The late queen mother, being driven in a Rolls-Royce through a stricken district of Manchester, England, said as she winced at the view, "I see no point at all in being poor." The Duke of St. Albans once told an interviewer that an ancestor of his had lost about 50 million pounds in a foolish speculation in South African goldfields, adding after a pause, "That was a lot of money in those days." The Duke of Devonshire, having been criticized in the London Times, announced in an annoyed and plaintive tone that he would no longer have the newspaper "in any of my houses."
See what I mean? It's easier for some reason to imagine this in the tones of the English upper class, though you do get examples of it in American accents as well. A Bostonian donor to my old college at Oxford was named Coolidge, and when I asked him if he was related to the president of the same name, he acted offended, and said: "Why, no. I believe he was one of the working Coolidges." Barbara Bush, acting the gracious hostess to refugees from New Orleans after the ravages of Hurricane Katrina, managed to say that since many of them were underprivileged, life in a Texas sports stadium was "working very well for them." One sees what she was perhaps attempting to say.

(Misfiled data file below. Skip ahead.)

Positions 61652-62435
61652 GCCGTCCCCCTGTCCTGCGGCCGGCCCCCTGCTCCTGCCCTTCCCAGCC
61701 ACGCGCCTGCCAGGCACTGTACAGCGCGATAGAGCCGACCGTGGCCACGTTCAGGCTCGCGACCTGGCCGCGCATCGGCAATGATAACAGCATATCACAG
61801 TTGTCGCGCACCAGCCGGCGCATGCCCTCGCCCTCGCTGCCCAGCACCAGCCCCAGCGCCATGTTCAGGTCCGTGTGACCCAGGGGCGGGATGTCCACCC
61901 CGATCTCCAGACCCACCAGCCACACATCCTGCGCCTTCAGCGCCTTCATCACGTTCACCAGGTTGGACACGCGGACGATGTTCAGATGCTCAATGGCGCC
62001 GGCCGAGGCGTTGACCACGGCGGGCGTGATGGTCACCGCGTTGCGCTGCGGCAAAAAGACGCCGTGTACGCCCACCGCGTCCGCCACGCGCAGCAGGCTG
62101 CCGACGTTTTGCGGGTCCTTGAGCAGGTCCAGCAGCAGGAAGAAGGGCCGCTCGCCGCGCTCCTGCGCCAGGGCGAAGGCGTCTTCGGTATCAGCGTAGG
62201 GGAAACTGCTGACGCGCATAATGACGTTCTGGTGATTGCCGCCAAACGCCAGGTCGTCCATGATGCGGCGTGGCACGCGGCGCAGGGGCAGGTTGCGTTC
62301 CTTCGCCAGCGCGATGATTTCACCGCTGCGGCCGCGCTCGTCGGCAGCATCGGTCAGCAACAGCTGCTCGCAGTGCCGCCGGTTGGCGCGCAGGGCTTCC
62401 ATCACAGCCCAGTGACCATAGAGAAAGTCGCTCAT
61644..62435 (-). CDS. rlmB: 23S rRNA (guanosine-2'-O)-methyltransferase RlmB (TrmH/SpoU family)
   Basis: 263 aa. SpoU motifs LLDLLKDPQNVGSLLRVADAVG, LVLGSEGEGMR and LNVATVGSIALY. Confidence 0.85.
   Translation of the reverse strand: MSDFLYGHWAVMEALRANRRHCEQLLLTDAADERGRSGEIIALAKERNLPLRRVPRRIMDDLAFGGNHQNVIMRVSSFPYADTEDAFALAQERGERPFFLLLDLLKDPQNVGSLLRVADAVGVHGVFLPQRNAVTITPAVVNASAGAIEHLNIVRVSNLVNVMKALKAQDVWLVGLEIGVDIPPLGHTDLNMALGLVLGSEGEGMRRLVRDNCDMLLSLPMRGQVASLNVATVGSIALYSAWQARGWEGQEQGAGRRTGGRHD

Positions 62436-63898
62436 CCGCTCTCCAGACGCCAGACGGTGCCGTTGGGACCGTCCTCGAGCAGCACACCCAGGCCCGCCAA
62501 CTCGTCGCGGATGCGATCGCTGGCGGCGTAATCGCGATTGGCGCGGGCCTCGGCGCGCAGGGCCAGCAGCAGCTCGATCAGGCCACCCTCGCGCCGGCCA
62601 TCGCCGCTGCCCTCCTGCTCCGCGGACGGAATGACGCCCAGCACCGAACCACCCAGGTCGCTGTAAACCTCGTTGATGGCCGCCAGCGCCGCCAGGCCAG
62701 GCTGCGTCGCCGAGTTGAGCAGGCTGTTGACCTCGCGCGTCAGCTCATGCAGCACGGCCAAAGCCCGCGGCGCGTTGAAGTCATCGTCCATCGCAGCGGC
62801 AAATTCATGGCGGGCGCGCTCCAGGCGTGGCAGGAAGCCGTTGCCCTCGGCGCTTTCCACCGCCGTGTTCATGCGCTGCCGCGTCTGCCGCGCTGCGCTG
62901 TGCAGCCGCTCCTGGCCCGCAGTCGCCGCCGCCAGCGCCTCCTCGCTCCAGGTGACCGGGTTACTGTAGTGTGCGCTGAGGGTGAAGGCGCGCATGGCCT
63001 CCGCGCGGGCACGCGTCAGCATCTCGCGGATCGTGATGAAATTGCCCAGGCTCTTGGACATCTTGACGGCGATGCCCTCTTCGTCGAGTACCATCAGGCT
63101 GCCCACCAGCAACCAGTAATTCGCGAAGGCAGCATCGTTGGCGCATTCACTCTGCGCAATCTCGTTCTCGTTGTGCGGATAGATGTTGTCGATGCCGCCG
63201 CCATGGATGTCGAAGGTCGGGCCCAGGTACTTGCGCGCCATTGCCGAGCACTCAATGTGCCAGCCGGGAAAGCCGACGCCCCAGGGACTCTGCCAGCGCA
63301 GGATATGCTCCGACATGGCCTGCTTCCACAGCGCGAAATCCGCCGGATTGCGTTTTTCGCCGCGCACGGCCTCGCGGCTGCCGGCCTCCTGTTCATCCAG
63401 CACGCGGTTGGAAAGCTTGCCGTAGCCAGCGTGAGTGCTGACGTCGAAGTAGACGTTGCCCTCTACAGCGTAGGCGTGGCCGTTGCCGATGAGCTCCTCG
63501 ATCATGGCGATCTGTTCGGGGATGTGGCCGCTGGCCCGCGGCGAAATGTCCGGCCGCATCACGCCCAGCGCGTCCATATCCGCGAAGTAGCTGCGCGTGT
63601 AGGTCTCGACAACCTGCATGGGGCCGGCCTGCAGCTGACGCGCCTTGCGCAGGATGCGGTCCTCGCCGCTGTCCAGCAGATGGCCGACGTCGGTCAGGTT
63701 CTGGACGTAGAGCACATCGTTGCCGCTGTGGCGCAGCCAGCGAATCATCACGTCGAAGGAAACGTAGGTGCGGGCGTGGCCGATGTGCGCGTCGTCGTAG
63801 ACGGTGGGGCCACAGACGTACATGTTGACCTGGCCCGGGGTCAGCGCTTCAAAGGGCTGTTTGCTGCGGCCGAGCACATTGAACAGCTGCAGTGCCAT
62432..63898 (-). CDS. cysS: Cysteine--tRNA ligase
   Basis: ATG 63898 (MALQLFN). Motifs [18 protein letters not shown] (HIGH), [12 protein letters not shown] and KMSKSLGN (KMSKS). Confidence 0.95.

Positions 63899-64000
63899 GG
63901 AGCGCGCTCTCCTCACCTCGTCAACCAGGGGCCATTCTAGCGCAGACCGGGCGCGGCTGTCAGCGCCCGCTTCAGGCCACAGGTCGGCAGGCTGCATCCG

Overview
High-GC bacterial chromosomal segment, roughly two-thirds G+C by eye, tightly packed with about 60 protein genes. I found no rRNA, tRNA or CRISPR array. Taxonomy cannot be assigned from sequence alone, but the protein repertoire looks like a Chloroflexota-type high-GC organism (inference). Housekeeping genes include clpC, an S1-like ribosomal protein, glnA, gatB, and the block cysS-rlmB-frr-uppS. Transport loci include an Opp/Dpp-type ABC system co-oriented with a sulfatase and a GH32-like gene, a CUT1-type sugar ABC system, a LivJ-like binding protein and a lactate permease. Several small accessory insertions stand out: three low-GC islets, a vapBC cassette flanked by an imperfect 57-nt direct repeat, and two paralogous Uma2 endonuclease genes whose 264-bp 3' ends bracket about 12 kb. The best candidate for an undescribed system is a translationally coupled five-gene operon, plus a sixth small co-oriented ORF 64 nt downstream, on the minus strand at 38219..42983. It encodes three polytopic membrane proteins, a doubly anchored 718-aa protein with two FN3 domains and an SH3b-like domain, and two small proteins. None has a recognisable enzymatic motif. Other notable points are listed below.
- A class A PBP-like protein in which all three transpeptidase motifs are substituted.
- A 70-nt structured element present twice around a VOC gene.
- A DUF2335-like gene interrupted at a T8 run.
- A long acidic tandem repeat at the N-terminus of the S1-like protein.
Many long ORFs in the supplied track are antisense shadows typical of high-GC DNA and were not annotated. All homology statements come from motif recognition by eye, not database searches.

But this is the time, which boringly occurs every four years, when every politician in the country tries to act as if he or she went barefoot to school.
The Dude here.